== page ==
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Ambassador Bisa Williams

President Barack Obama nominated career diplomat Bisa Williams to be U.S. ambassador to the African nation of Niger on November 30, 2009, but she was not confirmed by the Senate until August 6, 2010.

Williams was born in Trenton, New Jersey. Her father, Dr. Paul T. Williams, was a surgeon. Her mother, Eloise Owens Williams, was a professor of Social Work at the College of New Jersey. Williams’ sister, writer Ntozake Shange, is best known for her 1976 Broadway play For Colored Girls Who Have Considered Suicide/When the Rainbow Is Enuf. Another sister, Ifa Bayeza, is also a playwright. Together, the two sisters wrote the multi-generational novel Some Sing, Some Cry (2010).
Williams earned a Bachelor of Arts from Yale University (1976), a master’s degree from the University of California, Los Angeles and a master’s degree from the National War College of the National Defense University in Washington, DC.
Williams joined the Foreign Service in 1984. She began with an overseas posting as general services officer in Conakry, Guinea (1984-1986), and then as a political officer in Panama City, Panama (1986-1988). After a year in Washington, D.C. as country officer for Liberia, Sierra Leone and Cape Verde, she returned to Panama for two years as political military officer following the U.S. overthrow of dictator Manuel Noriega. She has also served as special assistant to the coordinator of assistance to the Newly Independent States of the former Soviet Union.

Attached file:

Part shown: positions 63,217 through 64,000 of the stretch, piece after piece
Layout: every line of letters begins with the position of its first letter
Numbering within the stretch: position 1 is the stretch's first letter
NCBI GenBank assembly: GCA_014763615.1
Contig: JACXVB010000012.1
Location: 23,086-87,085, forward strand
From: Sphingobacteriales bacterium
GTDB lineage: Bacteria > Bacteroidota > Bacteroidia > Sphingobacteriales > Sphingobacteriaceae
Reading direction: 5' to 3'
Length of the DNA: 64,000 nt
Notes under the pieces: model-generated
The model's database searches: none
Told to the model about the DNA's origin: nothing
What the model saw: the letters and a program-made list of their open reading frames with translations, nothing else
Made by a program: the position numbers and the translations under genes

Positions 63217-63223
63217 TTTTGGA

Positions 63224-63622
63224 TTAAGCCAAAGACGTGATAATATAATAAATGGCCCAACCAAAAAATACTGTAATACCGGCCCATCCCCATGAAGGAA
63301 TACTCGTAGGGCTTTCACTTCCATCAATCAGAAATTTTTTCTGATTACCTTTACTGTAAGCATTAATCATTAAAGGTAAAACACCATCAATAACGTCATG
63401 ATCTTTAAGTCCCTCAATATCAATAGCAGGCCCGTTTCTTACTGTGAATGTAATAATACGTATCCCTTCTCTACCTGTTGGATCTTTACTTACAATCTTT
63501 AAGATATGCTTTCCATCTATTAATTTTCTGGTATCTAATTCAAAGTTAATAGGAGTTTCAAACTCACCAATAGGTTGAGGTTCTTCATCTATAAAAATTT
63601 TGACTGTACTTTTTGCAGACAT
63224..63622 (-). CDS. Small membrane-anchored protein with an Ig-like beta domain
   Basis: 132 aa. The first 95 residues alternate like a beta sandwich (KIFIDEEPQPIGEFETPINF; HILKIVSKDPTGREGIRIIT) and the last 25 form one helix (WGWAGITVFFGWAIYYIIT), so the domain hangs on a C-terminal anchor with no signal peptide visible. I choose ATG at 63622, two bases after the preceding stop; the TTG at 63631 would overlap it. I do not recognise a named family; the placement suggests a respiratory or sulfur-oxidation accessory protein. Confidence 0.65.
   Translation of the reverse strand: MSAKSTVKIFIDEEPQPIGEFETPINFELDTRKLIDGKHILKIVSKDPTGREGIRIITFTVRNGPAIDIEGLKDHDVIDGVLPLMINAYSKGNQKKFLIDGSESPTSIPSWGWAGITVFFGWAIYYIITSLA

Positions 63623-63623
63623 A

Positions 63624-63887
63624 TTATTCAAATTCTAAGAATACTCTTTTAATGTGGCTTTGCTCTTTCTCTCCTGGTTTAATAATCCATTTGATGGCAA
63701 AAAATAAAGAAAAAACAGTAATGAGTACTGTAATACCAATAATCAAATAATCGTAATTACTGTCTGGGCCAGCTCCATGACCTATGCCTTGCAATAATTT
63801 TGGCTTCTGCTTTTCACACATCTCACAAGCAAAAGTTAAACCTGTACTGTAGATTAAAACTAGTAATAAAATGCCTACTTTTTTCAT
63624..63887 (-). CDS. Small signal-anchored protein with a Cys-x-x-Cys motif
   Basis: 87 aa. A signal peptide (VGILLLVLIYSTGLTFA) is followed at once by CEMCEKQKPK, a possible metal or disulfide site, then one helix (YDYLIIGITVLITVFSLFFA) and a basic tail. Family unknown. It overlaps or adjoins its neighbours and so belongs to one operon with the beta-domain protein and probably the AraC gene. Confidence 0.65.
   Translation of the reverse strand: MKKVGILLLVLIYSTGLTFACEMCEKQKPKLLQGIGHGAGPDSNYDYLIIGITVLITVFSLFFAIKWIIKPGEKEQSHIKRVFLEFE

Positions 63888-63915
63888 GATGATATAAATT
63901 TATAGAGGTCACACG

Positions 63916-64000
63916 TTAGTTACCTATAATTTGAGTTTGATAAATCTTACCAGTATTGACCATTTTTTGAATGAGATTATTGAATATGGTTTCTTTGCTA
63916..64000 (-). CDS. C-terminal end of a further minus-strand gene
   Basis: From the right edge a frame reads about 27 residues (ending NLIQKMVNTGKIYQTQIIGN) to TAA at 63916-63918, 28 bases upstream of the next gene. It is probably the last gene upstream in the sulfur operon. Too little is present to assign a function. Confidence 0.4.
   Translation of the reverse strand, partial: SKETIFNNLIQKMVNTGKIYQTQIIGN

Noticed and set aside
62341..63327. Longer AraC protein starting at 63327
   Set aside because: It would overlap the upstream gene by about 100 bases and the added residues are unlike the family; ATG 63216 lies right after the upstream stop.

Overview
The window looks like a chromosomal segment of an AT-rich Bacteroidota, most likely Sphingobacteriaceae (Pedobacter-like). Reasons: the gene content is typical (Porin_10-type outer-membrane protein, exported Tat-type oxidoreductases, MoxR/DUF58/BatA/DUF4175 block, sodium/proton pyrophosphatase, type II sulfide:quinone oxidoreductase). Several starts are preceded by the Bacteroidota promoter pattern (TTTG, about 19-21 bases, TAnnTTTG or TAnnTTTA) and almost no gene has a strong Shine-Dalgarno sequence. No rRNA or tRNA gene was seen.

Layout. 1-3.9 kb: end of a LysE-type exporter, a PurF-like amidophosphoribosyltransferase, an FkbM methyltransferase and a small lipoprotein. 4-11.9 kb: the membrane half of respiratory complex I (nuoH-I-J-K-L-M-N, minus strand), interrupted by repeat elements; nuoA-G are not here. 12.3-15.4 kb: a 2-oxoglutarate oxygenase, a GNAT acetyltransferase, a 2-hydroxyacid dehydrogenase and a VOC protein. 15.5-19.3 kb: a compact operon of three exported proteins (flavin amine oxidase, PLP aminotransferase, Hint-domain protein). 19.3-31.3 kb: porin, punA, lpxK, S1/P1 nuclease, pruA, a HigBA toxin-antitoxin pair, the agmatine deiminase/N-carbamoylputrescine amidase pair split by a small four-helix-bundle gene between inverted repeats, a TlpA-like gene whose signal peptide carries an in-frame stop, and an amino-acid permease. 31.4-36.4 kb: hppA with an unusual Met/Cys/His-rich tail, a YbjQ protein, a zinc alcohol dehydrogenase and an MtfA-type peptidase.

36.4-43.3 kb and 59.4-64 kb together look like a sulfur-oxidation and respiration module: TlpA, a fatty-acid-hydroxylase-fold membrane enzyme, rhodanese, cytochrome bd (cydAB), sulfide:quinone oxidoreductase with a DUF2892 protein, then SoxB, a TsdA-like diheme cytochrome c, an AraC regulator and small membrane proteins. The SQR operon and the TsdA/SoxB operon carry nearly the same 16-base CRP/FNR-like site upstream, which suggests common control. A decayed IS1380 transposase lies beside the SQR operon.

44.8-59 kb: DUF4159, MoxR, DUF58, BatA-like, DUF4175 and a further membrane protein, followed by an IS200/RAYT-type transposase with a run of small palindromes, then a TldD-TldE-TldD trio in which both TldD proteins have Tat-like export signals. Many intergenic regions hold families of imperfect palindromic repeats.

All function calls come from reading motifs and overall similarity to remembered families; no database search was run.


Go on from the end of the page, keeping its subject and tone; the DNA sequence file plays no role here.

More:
In 1993, she worked as political economic officer for the U.S. mission at the United Nations. From 1997-1998, Williams was special assistant to the secretary of state Madeleine Albright. She followed this with a stint as first secretary for African affairs at the U.S. embassy in Paris, France. In July 2001, Williams took over as deputy chief of mission in Port Louis, Mauritius, a post she held until April 2004.
From 2005 to 2007, she served in the White House as the director for international organizations at the National Security Council.
Williams later was coordinator for Cuba affairs at the State Department, and then acting deputy assistant secretary for Western Hemisphere affairs. In September 2009, she visited Cuba for six days, during which she made headlines for meeting with dissidents opposed to the socialist regime that has controlled the country since the 1960s.
Williams speaks French, Spanish and Portuguese. She has one son.

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